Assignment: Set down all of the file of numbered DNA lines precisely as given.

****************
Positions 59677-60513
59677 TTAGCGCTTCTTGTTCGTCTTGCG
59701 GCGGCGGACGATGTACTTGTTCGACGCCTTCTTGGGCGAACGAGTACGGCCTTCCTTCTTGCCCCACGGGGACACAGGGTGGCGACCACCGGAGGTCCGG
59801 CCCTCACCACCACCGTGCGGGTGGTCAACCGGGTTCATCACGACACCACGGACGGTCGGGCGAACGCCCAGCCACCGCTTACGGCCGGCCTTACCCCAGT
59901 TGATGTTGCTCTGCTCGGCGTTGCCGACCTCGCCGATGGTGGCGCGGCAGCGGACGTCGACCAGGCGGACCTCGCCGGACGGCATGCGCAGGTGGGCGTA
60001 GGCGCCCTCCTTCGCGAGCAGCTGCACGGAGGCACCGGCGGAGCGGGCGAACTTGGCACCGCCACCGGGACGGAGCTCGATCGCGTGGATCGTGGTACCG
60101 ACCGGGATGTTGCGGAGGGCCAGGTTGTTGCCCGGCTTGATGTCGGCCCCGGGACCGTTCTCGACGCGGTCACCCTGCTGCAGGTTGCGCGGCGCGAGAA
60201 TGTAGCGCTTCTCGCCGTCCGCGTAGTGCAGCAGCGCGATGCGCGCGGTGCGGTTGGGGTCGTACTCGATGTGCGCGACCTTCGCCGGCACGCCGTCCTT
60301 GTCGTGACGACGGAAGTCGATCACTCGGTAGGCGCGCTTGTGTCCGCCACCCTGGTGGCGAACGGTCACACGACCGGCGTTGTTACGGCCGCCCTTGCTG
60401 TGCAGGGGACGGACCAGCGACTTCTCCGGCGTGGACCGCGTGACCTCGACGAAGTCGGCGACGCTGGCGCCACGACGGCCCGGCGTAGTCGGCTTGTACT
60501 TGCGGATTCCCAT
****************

Positions 59677-60513
59677 TTAGCGCTTCTTGTTCGTCTTGCG
59701 GCGGCGGACGATGTACTTGTTCGACGCCTTCTTGGGCGAACGAGTACGGCCTTCCTTCTTGCCCCACGGGGACACAGGGTGGCGACCACCGGAGGTCCGG
59801 CCCTCACCACCACCGTGCGGGTGGTCAACCGGGTTCATCACGACACCACGGACGGTCGGGCGAACGCCCAGCCACCGCTTACGGCCGGCCTTACCCCAGT
59901 TGATGTTGCTCTGCTCGGCGTTGCCGACCTCGCCGATGGTGGCGCGGCAGCGGACGTCGACCAGGCGGACCTCGCCGGACGGCATGCGCAGGTGGGCGTA
60001 GGCGCCCTCCTTCGCGAGCAGCTGCACGGAGGCACCGGCGGAGCGGGCGAACTTGGCACCGCCACCGGGACGGAGCTCGATCGCGTGGATCGTGGTACCG
60101 ACCGGGATGTTGCGGAGGGCCAGGTTGTTGCCCGGCTTGATGTCGGCCCCGGGACCGTTCTCGACGCGGTCACCCTGCTGCAGGTTGCGCGGCGCGAGAA
60201 TGTAGCGCTTCTCGCCGTCCGCGTAGTGCAGCAGCGCGATGCGCGCGGTGCGGTTGGGGTCGTACTCGATGTGCGCGACCTTCGCCGGCACGCCGTCCTT
60301 GTCGTGACGACGGAAGTCGATCACTCGGTAGGCGCGCTTGTGTCCGCCACCCTGGTGGCGAACGGTCACACGACCGGCGTTGTTACGGCCGCCCTTGCTG
60401 TGCAGGGGACGGACCAGCGACTTCTCCGGCGTGGACCGCGTGACCTCGACGAAGTCGGCGACGCTGGCGCCACGACGGCCCGGCGTAGTCGGCTTGTACT
60501 TGCGGATTCCCAT